Global shares, oil slip on Fed stimulus nerves

LONDON (Reuters) - World shares edged lower and the dollar rose before U.S. jobs data on Friday which investors will watch more intensely than usual after the Federal Reserve linked future stimulus to labor market performance.

Minutes from the Federal Reserve's December policy meeting unsettled financial markets on Thursday by revealing some policymakers already want to slow or stop asset purchases before the end of 2013 due to worries about financial stability.

Fed bond-buying has underpinned appetite for riskier assets across the markets so a strong jobs number may boost chances the central bank could halt its purchases sooner than many had expected.

"After the minutes, markets perhaps expect the Fed to reduce its bond purchases or shorten the time it will continue such purchases," said Richard Falkenhall, FX strategist at SEB.

Wall Street was likely to open slightly higher, with S&P 500 futures up 0.1 percent and contracts for the Dow Jones and the Nasdaq 100 up 0.2 percent, but much will depend on the non-farm payrolls report due at 8:30 a.m. ET.

Analysts polled by Reuters expect a 150,000 rise in jobs, with unemployment holding steady at 7.7 percent. However, after a better-than-expected ADP employment report on Thursday, many may now be betting on an above-consensus jobs number.

"The Fed has made it clear that it will keep policy loose until unemployment drops to 6.5 percent or below, so strong jobs data will undoubtedly raise expectations of a more hawkish Fed," analysts at Tradition brokerage said in a note.

European shares echoed their Asian peers to edge lower. But following a sharp jump on Wednesday after the United States edged back from the "fiscal cliff" budget crisis, they were on track for weekly gains of almost 2.7 percent.

Tentative signs that the euro zone economy may have passed the worst of its downturn also helped to restrict the moves.

Markit's Euro zone Composite PMI, which gauges business activity across thousands of the region's companies, rose in December to 47.2 from 46.5 in November - below the 50 line which divides growth from contraction but at its highest level since March last year.

"The surveys at least bring some substance to the belief that the worst is over and that a return to growth is in sight for the region in 2013," said Chris Williamson, chief economist at Markit.

London's FTSE 100 <.ftse>, Paris's CAC-40 <.fchi> and Frankfurt's DAX <.gdaxi> were flat to down 0.4 percent, while the MSCI index of world shares was just over 0.2 percent lower at 345.85.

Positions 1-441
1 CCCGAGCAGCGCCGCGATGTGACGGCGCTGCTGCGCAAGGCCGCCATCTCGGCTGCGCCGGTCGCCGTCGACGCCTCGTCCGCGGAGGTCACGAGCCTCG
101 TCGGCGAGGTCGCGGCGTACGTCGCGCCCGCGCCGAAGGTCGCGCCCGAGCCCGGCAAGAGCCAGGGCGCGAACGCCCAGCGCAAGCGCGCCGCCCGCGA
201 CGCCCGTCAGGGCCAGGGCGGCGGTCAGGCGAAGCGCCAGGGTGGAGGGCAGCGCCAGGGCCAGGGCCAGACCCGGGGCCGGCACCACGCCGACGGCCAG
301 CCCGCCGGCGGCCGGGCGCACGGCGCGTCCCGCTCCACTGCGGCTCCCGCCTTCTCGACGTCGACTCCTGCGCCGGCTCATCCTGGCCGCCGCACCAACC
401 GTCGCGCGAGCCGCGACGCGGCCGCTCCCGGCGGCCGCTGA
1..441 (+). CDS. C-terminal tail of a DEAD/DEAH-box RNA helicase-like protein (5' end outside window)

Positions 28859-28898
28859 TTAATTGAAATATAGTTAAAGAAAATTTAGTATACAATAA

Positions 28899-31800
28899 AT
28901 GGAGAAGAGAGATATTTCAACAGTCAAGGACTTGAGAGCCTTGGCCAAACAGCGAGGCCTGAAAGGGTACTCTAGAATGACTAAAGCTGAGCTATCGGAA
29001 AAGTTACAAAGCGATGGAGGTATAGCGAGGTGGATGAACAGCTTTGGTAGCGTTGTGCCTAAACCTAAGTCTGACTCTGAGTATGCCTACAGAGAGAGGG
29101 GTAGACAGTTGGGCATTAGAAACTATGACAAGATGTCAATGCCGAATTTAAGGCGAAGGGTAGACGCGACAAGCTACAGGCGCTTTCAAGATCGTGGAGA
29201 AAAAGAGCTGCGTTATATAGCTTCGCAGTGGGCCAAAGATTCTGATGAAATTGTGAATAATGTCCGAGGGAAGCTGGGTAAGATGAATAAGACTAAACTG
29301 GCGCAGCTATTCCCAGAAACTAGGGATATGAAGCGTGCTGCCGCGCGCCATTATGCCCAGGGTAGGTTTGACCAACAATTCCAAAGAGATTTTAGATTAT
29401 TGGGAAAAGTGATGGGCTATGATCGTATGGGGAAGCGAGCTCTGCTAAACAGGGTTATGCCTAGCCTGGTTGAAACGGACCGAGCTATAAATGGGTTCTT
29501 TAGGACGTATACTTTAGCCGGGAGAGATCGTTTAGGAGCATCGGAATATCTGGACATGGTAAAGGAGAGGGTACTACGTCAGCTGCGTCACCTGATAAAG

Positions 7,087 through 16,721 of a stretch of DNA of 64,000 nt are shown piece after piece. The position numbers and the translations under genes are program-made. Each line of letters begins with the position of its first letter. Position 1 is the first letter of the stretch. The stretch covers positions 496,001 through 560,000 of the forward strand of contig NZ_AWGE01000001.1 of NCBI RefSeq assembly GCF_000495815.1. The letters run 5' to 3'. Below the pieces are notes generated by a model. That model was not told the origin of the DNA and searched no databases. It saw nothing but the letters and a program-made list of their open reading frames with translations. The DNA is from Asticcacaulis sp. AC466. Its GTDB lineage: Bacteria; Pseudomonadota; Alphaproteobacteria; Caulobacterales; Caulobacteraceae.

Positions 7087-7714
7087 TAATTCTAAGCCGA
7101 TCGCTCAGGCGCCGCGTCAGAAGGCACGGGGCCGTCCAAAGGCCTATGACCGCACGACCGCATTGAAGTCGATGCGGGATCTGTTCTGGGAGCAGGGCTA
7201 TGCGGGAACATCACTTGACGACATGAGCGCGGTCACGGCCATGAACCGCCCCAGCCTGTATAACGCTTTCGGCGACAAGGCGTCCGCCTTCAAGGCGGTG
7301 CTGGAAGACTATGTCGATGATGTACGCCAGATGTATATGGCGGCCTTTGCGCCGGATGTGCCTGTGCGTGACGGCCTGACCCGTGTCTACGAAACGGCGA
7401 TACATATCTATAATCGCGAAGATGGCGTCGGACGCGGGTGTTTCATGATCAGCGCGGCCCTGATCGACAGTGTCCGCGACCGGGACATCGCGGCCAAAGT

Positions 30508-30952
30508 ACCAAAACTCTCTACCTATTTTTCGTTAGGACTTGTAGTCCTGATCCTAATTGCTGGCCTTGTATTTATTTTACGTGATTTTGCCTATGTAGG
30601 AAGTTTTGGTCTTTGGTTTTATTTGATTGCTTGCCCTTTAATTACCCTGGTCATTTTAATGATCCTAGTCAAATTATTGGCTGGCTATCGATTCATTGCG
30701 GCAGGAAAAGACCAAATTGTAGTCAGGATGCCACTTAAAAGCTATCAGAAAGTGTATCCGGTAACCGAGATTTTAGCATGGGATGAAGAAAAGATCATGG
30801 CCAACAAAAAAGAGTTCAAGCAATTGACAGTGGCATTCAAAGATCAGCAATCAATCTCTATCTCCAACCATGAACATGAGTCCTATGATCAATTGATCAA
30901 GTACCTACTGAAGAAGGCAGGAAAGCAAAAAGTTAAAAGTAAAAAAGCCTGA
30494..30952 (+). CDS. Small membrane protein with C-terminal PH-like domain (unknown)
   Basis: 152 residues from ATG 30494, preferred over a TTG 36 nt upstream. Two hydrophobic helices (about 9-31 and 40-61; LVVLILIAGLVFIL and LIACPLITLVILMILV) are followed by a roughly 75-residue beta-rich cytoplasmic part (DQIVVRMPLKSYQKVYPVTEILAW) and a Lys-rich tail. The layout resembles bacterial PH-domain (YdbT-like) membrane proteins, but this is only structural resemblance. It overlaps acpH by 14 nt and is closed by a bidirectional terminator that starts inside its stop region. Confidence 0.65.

The Fed's concerns about the longer-term impact of its policies gave fresh momentum to the recent slide by low-risk bonds including U.S. and German debt.

Bund futures slipped over half a point to 142.72, having already fallen steeply from last week's close of 145.64.

Benchmark U.S. Treasury yields continued their climb, hitting an eight-month high of 1.95 percent, while in Asia, 10-year Japanese government bond yields touched a 3-1/2-month high of 0.83 percent.

In the currency market, the dollar hit its highest level in nearly 2-1/2 years against the Japanese yen at 88.34 yen, up 1.2 percent on the day. The euro fell to a three-week low of $1.3006. The dollar <.dxy> also touched a six-week high against a basket of currencies.

"We have seen quite a broad-based dollar rally after the minutes which has ignited a fresh debate about how much liquidity the Fed is going to pump into the economy," said Daragh Maher, FX strategist at HSBC.

The yen has fallen in recent weeks as investors bet the new government will push the Bank of Japan to weaken the currency by implementing aggressive economic stimulus.

The dollar's recent climb makes dollar-based assets more expensive for non-dollar investors and this hit precious metals and oil.

Brent crude shed $1.43 to $110.71 a barrel while U.S. crude was down $1.12 at $91.80.

The fresh focus on when the Fed may end its so called quantitative easing (QE) program of asset purchases sent gold down 2 percent to a 4-1/2 month of $1,629.59 an ounce.

"The market had been too preoccupied with the sheer size of the quantitative easing program, and had not seen that at some point you would need a phase out of QE policy," Christin Tuxen, an analyst with Danske Bank, said.

Among other precious metals, silver was down 3 percent to $29.24 an ounce, having also slipped to a 4-1/2 month low at $29.21 in earlier trade.

(Additional reporting by Anooja Debnath and David Brough,; editing by David Stamp and Giles Elgood)

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